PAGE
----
Lung Cancer Incidence Increasing Alarmingly in India; Catching Non Smokers Too

  • The incidence of lung cancer has risen by up to 15% as compared to 10 years back
  • Smoking parents can pass on mutated gene to children, making them susceptible to lung cancer. At the same time, factors such as rising air pollution, exposure to second hand smoke are also culprits

Lung cancer is the leading cause of cancer-related deaths across the world, characterized by low survival rates and aggressive malignancies. While lung cancer was considered uncommon in India till the last decade, its numbers have risen alarmingly in recent Lung-canceryears, with a large number of non-smokers also falling prey to the deadly disease.

Dr Chanchal Goswami, Chief Co-ordinator, Oncology Services, Medica Superspeciality Hospital, Kolkata says it is highly important to educate people about the disease, the need to minimize risk factors and ensure early seeking of medical attention in case of symptoms like persistent cough accompanied by weight loss and fever.

“The past few years have witnessed a spike in numbers of lung cancer patients in India. The incidence has risen at an alarming rate of up to 15% over the past decade. While there is no clear evidence of the exact cause of this rise, we take into account high prevalence of smoking aided by factors such as increasing environmental pollution and increasing exposure to chemical substances as the plausible causes,” says Dr Chanchal Goswami.

Another trend characteristic to India is the disease’s prevalence in relatively younger men and women as compared to western countries. While the average age of lung cancer patients in the west is the mid 60s, in India this is much lower. In fact a lot of patients are being diagnosed in their early 50s.

“Unfortunately, late diagnosis remains a norm rather than exception in India where people often hesitate to visit doctors. The disease is also marked by low survival rates, unlike other cancers whose survival rates have increased in recent years due to better treatment modalities,” adds Dr Goswami.

Of equal pertinence is the steady increase in numbers of non-smokers falling prey to lung cancer, once considered an exclusive ailment of smoke addicts. A large share of non-smoking patients are women who might have had exposure to second hand smoke all their lives at home or even no exposure at all in some cases.

“This does not mean that smoking is any less harmful. While 90% of the risk for lung cancer is attributable to exposure to smoke – both direct and passive – other factors do seem to play an increasing role too. These include exposure to carcinogens like arsenic, pesticides, asbestos and harmful particulate material floating in the smoky and deadly air of our highly polluted cities,” opines Dr Goswami.

Smoking doesn’t just harm the smoker himself. It harms the environment around him, causing many people to inhale the dangerous fumes emanating from his cigarette butt. At the same time, long-term smoking may also cause some kind of genetic mutation that can be inherited by the next generation, making the person highly susceptible to lung cancer. So, while you as a smoker may be lucky and not suffer from lung cancer, your child may inherit the mutated smokers’ gene from you and may go on to suffer from the deadly disease even while being a non-smoker himself/herself.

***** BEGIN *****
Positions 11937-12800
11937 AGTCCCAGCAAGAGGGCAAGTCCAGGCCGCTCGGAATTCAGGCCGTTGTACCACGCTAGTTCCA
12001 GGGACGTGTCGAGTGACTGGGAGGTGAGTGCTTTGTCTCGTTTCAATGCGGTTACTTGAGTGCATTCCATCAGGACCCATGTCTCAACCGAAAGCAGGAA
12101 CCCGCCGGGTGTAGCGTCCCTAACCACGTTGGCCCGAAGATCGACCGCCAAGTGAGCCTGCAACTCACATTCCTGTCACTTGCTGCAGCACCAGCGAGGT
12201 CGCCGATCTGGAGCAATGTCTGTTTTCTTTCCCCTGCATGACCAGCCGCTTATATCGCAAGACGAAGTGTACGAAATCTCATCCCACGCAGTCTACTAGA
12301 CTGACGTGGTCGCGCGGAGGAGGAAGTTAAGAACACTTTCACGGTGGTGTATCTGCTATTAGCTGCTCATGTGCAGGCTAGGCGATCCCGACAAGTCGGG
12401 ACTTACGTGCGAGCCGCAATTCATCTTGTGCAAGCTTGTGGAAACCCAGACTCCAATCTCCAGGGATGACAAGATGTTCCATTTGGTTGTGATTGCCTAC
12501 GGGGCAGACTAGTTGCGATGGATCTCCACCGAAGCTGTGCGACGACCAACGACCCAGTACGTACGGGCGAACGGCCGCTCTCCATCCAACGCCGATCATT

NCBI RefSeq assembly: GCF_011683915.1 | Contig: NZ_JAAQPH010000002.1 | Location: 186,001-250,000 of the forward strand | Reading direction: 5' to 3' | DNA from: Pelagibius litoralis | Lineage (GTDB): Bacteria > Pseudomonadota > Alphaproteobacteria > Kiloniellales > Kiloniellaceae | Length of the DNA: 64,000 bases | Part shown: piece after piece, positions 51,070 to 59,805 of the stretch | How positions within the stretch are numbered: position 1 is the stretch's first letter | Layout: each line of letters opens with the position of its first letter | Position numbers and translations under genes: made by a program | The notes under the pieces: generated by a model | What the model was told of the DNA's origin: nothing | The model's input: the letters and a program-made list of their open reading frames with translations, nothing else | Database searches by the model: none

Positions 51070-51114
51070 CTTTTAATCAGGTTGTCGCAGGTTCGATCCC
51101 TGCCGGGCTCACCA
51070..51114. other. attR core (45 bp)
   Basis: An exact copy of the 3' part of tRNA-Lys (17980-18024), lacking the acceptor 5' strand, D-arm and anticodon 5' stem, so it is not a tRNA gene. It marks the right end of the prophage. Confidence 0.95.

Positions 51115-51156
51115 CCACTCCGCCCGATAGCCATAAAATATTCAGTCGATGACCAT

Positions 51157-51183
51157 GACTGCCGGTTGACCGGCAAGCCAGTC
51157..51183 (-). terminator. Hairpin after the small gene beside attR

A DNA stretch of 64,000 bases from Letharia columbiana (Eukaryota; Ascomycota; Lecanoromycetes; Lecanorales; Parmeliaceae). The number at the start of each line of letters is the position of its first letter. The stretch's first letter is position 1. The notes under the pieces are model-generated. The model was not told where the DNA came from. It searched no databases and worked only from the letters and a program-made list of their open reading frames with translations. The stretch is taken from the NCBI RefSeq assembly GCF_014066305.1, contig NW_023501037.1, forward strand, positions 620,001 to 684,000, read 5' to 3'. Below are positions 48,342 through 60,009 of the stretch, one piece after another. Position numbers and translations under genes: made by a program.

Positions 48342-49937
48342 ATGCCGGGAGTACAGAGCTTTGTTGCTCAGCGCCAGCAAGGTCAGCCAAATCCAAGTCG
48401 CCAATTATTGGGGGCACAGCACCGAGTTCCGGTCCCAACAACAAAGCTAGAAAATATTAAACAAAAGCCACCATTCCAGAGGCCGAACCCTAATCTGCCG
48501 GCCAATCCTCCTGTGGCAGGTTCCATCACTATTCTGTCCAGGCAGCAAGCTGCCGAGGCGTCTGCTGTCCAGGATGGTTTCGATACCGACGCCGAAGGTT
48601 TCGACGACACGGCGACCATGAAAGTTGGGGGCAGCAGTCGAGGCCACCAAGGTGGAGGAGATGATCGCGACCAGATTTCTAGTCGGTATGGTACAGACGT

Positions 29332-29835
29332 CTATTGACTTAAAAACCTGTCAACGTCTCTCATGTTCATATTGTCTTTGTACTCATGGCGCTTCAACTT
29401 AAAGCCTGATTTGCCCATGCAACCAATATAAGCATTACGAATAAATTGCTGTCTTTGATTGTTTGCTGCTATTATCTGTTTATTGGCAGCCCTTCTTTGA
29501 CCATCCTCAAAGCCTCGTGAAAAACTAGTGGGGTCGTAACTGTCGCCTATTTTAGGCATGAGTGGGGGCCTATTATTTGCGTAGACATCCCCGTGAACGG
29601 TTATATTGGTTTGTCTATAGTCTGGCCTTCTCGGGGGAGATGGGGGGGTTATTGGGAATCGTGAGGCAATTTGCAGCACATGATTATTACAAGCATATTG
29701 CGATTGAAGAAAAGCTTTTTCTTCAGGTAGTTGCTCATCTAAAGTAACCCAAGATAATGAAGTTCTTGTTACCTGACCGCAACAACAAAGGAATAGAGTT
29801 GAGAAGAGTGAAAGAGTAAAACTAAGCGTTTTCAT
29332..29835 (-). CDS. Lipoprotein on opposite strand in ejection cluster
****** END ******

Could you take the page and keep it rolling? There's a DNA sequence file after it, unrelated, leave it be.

Ban on public smoking, and pictorial warnings have been the right measures initiated in recent years in India. More steps are needed to nail home the point among youngsters that smoking is ‘NOT COOL’. Unfortunately, even as mass campaigns are being initiated against cigarette smoking, the repackaging and revival of the hookah culture among urban Indians is a worrying trend. The mushrooming of hookah parlors and bars across our urban landscape neutralizes all successes made against the cigarette.  There is also a note of concern for increasing number of young urban woman taking to smoking.

Apart from taking radical steps to reduce prevalence of smoking – cigarettes, cigars as well as hookahs, steps also need to be taken to improve diagnosis and early intervention.

Due to rampant prevalence of tuberculosis in India, cases of lung cancer often get mistaken for tuberculosis and even treated for the same in initial days. Most lung cancer cases are detected in late stages by the time it is too late for treatment and cure.

“With symptoms such as fever, cough, weight loss and anorexia common to both tuberculosis and lung cancer, it is equally important for both patients and medical practitioners to stay alert to other indicators such as age of patient, history of smoking, or hoarseness in the voice. These indicators can point to the possibility of lung cancer early and ensure timely treatment,” informs Dr Goswami.

How to Minimize Risk:

Say No to Smoking: Survival rates of lung cancer patients remain low in India as also across the world. Most lung cancers in India are aggressive and progress fast. In such circumstances, minimizing risk remains the main option. And quitting smoke – all kinds of smoke be it cigarette, hookah or cigars — is the primary risk reducing method.

Reduce exposure to polluted air: Wear masks on the roads to minimize inhaling of dangerous chemicals and particulate material. Also, select low pollution phases of the day such as early morning for activities like walking and exercising outdoor.

Keep Alert for Symptoms: Early diagnosis can go a long way in saving or prolonging life of patients. Symptoms such as shortness of breath accompanied by fever, cough, bronchitis or hoarseness of voice should never be ignored. In India these symptoms are often mistaken and treated for tuberculosis. This calls for greater alertness and awareness.

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